What is an artist manager? An artist manager, or band manager, oversees the day-to-day tasks related to running the artist’s career. This allows the artist to put all of his/her energy and time into focusing on creativity. While the artist focuses on the music, appearances, fashion, style, performances, etc… the manager negotiates deals, books gigs, promotes the artist, and so much more.


Managing Unsigned Artists

When it comes to unsigned talent, the artist manager acts as the mouthpiece. This is the artist’s #1 ally, who ensures that everyone else around the artist gets their jobs done. The manager must be committed to the success of the artist. That means making promotions a top priority. These are just some of the artist manager tasks involved with this commitment:

  • Getting record label to commit to advertising campaigns
  • Coordinating with the artist’s agent about upcoming performances
  • Booking gigs, inviting media and record labels to the shows
  • Networking with industry gurus and big timers about the artist
  • Making sure studio time is booked for practice and recording sessions
  • Exploring opportunities for music project funding opportunities
  • Sending out artist’s demos to local media, radio stations, online publications, and record labels

Managing Signed Artists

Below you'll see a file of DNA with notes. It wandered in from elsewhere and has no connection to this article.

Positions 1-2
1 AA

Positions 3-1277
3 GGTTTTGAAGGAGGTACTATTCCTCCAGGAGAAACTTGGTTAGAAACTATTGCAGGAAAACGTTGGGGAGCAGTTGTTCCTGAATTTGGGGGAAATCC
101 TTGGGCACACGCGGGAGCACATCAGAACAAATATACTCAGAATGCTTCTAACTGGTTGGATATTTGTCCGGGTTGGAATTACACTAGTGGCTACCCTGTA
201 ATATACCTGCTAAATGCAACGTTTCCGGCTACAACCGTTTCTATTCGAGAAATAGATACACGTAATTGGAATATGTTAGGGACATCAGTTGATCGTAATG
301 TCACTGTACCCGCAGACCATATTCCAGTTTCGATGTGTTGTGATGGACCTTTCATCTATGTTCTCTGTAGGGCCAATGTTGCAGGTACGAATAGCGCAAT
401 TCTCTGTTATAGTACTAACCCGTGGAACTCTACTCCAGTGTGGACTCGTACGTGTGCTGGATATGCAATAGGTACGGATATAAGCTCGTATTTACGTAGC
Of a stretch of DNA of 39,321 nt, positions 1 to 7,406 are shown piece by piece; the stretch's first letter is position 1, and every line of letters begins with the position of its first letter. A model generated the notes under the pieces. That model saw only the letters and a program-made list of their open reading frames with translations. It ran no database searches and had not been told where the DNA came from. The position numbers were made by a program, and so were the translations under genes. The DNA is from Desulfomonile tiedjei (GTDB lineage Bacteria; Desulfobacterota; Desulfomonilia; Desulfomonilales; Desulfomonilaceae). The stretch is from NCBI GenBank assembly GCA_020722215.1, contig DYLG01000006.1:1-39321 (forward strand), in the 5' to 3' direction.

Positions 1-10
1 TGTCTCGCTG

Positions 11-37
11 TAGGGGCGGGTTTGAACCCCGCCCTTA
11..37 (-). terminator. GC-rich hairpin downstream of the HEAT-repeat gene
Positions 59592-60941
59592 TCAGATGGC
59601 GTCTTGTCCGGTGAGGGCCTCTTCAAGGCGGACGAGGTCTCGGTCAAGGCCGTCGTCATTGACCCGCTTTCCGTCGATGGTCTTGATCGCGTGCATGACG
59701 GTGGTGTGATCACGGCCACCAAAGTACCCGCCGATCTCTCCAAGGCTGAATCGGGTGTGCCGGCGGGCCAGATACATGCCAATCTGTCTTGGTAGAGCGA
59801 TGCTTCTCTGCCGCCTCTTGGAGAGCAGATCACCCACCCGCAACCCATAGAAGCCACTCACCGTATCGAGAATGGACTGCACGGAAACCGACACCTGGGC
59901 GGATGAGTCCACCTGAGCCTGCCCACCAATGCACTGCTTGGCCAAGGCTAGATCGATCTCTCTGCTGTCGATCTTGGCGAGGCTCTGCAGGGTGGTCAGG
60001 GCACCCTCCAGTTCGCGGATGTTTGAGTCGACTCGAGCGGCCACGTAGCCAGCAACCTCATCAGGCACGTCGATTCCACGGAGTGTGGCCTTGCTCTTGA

An artist manager handles things a bit differently when the client is a signed artist. Here are two of those extra tasks, along with the tasks listed above:

  • Negotiate the financials of recording and touring expenses with the record label that signed the band or artist
  • Manage the artist’s various career-related staff members, such as merchandisers, agents, and accountants


Some artist manager jobs come with hourly pay and salaries. These are generally jobs with artist management companies. But, most artist managers are freelancers who work directly for the artists and bands they manage.

A freelance artist manager usually gets paid a percentage of the income of the band or artist, commonly 15% to 20%. In these cases, artists cover their own expenses, or reimburse the manager for any out-of-pocket expenses incurred. Most managers do not, however, get a cut of songwriting royalties earned by artists.


Thinking about becoming an artist’s manager? Have a band or musician in mind who could really use your organizational and people skills to manage her/his music career? Here are some options to help you break out into the music business as a manager:

Ready to start your career managing artists? F.I.R.S.T. Institute will teach you everything you need to know to land lucrative music industry jobs. You’ll get valuable hands-on experience, plus access to great internships. Check out the Audio Engineering and Music Production program at F.I.R.S.T. Institute for more information today!